From my reading, all Heuvelmans's references in his short Nunda / Mngwa chapter are from Hichens, save one, from one Patrick Bowen, who reports tracking (but not catching up with) a specimen of the creature, which had carried off a child from a village. This chap quoted: "The spoor we were following appeared to be that of a leopard as large as the largest lion." Bowen reports hairs presumed to be from this creature, as being brindled and quite different from a leopard's.

Heuvelmans is inclined to take seriously this item from Bowen, because (as he cites in the appropriate chapter) Bowen was not an obvious "pushover" for weird tales; he was sceptical of the Nandi Bear as a real animal, suggesting that local witch-doctors used the legend as a cover for their own nocturnal and in-disguise grisly doings.

For sure, your given link is indeed firmly re myth-and-legend stuff.

A bit of fringe-to-the-topic whimsy: J.K. Rowling would seem to have come across Heuvelmans or his sources. In her little "annexe" book to the Harry Potter novels, "Fantastic Beasts and Where to Find Them", she has an entry about the "Nundu" (adaptation, I take it, of "Nunda"): "This east African beast is arguably the most dangerous in the world. A gigantic leopard that moves silently despite its size and whose breath causes disease virulent enough to eliminate entire villages, it has never yet been subdued by fewer than a hundred skilled wizards working together."
 

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Be warned guys the link is to a creationist blog!
 

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No matter which filter one uses much of ancient history will still be a puzzle. But using the wrong filter certainly leads to a copious number of; inconsistencies, anomalies, contradictions, unknowns, mysteries and a need to fill in missing information with speculations and assertions which are not data or evidence.

Personally, I have tested the Genesis account and found that what I see and what I expect to find in the historical and archaeological record better fit that filter.

You have tested the Genesis account? How? :roll:
 

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EnolaGaia

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The MIA blog page is at least partially assembled rather than original. For example, the introductory description of the Nandi Bear is copied from Wikipedia, word-for-word.

There is one bit concerning the Chalicotherium angle that's new to me:

A syndicated news article appearing Mansfield News of January 6, 1924 reported that a very large fresh, fragment of unfossilized claw of chalicotherium had been discovered at Bunyoro, Uganda ( Central Africa) and that the thought to be extinct chalicotherium might be very much still alive.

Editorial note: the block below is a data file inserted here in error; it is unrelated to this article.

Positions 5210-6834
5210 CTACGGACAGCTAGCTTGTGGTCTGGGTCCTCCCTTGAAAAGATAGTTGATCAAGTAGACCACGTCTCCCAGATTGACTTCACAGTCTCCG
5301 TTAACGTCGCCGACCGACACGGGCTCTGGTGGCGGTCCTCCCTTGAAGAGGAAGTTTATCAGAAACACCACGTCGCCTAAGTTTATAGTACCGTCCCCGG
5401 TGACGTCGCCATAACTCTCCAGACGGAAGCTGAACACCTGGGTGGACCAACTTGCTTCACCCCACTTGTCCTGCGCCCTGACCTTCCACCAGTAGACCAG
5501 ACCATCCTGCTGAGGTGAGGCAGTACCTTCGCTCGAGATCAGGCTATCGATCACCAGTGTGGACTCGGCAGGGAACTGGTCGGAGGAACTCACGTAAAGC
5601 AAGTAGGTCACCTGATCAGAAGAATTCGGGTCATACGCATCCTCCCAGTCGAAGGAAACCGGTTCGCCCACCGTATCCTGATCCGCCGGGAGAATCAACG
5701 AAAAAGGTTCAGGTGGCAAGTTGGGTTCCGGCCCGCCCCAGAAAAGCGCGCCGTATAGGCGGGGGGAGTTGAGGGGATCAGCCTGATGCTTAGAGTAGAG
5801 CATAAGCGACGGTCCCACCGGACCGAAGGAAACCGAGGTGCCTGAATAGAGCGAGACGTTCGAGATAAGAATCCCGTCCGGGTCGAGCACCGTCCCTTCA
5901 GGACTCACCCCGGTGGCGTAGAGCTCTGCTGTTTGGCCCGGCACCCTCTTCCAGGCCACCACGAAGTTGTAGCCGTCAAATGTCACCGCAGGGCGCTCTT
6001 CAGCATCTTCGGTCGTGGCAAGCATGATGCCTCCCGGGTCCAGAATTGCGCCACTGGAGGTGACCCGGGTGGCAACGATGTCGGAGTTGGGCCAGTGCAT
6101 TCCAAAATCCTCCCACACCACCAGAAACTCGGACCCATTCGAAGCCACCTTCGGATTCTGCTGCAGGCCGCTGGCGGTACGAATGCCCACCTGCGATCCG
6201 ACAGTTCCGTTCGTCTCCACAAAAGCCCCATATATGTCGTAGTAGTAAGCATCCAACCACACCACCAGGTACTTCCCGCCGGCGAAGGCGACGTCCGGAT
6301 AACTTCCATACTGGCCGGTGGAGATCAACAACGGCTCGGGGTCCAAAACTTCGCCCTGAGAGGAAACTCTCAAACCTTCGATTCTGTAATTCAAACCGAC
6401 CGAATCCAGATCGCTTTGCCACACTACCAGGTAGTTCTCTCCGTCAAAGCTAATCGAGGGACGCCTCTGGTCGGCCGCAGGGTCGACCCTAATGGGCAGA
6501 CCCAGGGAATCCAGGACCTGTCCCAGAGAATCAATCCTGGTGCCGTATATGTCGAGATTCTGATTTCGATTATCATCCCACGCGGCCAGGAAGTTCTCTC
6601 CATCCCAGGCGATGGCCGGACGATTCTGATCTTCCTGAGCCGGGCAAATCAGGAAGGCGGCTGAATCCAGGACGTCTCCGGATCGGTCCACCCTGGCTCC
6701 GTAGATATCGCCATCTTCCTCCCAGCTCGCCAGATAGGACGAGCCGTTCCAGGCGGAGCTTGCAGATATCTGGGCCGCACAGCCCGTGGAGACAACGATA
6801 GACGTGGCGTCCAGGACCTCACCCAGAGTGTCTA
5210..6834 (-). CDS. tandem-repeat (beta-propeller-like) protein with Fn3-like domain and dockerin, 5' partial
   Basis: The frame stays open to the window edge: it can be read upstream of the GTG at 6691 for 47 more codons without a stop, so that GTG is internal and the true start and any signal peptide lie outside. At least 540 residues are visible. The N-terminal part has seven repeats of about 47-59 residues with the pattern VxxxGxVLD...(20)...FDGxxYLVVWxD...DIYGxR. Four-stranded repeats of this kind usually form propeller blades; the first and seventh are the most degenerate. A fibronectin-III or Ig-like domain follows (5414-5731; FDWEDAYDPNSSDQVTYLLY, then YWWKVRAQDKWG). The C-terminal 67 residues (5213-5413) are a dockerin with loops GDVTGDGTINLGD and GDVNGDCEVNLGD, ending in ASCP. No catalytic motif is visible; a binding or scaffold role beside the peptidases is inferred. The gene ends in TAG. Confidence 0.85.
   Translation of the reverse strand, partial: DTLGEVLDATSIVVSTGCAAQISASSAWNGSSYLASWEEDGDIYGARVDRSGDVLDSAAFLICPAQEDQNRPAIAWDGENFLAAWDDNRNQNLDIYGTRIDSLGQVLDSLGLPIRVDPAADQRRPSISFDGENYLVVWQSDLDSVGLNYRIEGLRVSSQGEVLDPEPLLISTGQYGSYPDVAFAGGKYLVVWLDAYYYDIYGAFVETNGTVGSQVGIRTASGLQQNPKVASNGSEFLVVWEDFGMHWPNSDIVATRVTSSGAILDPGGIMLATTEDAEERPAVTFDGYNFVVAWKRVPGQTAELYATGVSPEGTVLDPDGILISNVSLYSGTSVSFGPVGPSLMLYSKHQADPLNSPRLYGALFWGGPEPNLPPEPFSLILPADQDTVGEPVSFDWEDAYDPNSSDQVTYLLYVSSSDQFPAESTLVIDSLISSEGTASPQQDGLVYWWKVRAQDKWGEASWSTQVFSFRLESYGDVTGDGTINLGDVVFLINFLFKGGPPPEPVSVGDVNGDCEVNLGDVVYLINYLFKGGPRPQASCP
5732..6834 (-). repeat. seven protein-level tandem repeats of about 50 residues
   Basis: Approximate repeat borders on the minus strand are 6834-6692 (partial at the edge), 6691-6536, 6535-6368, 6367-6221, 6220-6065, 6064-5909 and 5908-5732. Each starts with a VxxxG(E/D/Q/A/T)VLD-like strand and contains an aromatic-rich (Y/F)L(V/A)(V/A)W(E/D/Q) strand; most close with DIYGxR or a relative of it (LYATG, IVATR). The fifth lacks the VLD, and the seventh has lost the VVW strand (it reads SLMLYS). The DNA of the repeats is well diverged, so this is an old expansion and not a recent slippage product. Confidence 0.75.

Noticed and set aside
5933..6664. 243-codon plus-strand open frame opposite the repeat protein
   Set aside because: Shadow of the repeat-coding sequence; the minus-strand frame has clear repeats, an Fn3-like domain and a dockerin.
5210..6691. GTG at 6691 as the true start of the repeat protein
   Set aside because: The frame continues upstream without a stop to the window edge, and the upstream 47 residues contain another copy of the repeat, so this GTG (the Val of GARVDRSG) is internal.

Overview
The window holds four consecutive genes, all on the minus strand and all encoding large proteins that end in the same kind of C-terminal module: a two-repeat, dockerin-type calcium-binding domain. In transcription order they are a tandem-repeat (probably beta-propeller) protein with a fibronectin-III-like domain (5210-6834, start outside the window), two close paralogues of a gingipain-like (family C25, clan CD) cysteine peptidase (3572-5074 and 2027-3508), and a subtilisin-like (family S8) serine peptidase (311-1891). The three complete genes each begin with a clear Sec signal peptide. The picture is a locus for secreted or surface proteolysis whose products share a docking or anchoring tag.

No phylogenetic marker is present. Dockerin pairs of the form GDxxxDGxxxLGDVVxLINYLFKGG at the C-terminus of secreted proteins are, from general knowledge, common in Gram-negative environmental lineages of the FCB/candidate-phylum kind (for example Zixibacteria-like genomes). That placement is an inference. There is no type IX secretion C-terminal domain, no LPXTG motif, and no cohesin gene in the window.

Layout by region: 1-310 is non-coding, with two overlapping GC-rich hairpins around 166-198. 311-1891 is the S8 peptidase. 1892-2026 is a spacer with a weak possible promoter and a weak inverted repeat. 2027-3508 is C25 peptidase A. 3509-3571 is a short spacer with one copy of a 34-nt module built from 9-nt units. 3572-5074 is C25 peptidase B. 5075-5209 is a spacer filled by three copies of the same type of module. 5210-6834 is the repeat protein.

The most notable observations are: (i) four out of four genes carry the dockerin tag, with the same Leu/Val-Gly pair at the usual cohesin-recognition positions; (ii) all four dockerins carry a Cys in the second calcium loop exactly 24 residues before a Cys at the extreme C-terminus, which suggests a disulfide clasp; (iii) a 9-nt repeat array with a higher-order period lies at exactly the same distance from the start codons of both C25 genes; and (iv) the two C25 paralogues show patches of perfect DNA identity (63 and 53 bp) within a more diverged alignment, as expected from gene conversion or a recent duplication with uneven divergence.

In fact, Zoologists were making a connection between the stories the Nandi peoples had been telling of a fearsome, man killing, brain eating deadly night creature they called “Gereit” might exist and was in fact, chalicotherium. The drawing above right, is from that 1924 article and is a depiction of chalicotherium.

Here is the image from the blog page attributed to the 1924 article. It's low-res and fuzzy, but that's the way it appeared on the blog page.

nandi-bear-old2.jpg

 

EnolaGaia

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NOTE: Descriptions of, and labels for, the Nandi Bear cryptid are quite numerous. It is not the case that most, much less all, the descriptions fall under the rubric of 'Manbeasts & Mystery Apes'. As a result, I'm moving this thread out of that specific sub-section and into Cryptozoology (general).
 

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The MIA blog page is at least partially assembled rather than original. For example, the introductory description of the Nandi Bear is copied from Wikipedia, word-for-word.

There is one bit concerning the Chalicotherium angle that's new to me:



Here is the image from the blog page attributed to the 1924 article. It's low-res and fuzzy, but that's the way it appeared on the blog page.

The chalicothere angle also appears in On the Track...there I'm pretty sure Heuvelmans attributes the story of a clawed horse like animal to the Zande people. I really wish I believed in such things.
 

amyasleigh

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The chalicothere angle also appears in On the Track...there I'm pretty sure Heuvelmans attributes the story of a clawed horse like animal to the Zande people. I really wish I believed in such things.

The above, bolded by me, is discussed in post #19 of this thread. This matter, as referred to there, seems rather beset by confusion and cross-purposes: uncertainty whether a land, or water, creature is involved.
 

oldrover

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The above, bolded by me, is discussed in post #19 of this thread. This matter, as referred to there, seems rather beset by confusion and cross-purposes: uncertainty whether a land, or water, creature is involved.

Yes! That' the Nandi bear I saw.